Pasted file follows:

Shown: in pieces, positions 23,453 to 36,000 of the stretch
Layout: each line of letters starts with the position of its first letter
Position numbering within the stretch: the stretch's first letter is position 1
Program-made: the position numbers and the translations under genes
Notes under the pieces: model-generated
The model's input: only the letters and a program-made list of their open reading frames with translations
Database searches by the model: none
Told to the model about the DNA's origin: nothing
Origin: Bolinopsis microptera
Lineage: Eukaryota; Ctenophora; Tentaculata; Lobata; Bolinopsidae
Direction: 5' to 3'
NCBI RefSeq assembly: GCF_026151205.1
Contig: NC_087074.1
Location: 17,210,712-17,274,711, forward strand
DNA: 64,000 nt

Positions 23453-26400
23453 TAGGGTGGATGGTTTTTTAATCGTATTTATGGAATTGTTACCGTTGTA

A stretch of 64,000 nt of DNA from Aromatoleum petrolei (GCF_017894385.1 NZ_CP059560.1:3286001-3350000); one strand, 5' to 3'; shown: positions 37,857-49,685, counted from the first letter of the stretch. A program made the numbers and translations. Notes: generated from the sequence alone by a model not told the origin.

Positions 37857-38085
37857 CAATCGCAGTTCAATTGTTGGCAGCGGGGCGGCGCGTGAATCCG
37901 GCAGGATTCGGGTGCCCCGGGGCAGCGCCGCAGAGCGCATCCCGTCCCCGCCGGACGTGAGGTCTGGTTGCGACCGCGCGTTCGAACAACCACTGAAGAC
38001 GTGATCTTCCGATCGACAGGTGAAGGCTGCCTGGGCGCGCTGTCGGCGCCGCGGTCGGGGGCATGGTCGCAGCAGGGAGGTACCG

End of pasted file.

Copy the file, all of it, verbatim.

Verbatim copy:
Shown: in pieces, positions 23,453 to 36,000 of the stretch
Layout: each line of letters starts with the position of its first letter
Position numbering within the stretch: the stretch's first letter is position 1
Program-made: the position numbers and the translations under genes
Notes under the pieces: model-generated
The model's input: only the letters and a program-made list of their open reading frames with translations
Database searches by the model: none
Told to the model about the DNA's origin: nothing
Origin: Bolinopsis microptera
Lineage: Eukaryota; Ctenophora; Tentaculata; Lobata; Bolinopsidae
Direction: 5' to 3'
NCBI RefSeq assembly: GCF_026151205.1
Contig: NC_087074.1
Location: 17,210,712-17,274,711, forward strand
DNA: 64,000 nt

Positions 23453-26400
23453 TAGGGTGGATGGTTTTTTAATCGTATTTATGGAATTGTTACCGTTGTA

A stretch of 64,000 nt of DNA from Aromatoleum petrolei (GCF_017894385.1 NZ_CP059560.1:3286001-3350000); one strand, 5' to 3'; shown: positions 37,857-49,685, counted from the first letter of the stretch. A program made the numbers and translations. Notes: generated from the sequence alone by a model not told the origin.

Positions 37857-38085
37857 CAATCGCAGTTCAATTGTTGGCAGCGGGGCGGCGCGTGAATCCG
37901 GCAGGATTCGGGTGCCCCGGGGCAGCGCCGCAGAGCGCATCCCGTCCCCGCCGGACGTGAGGTCTGGTTGCGACCGCGCGTTCGAACAACCACTGAAGAC
38001 GTGATCTTCCGATCGACAGGTGAAGGCTGCCTGGGCGCGCTGTCGGCGCCGCGGTCGGGGGCATGGTCGCAGCAGGGAGGTACCG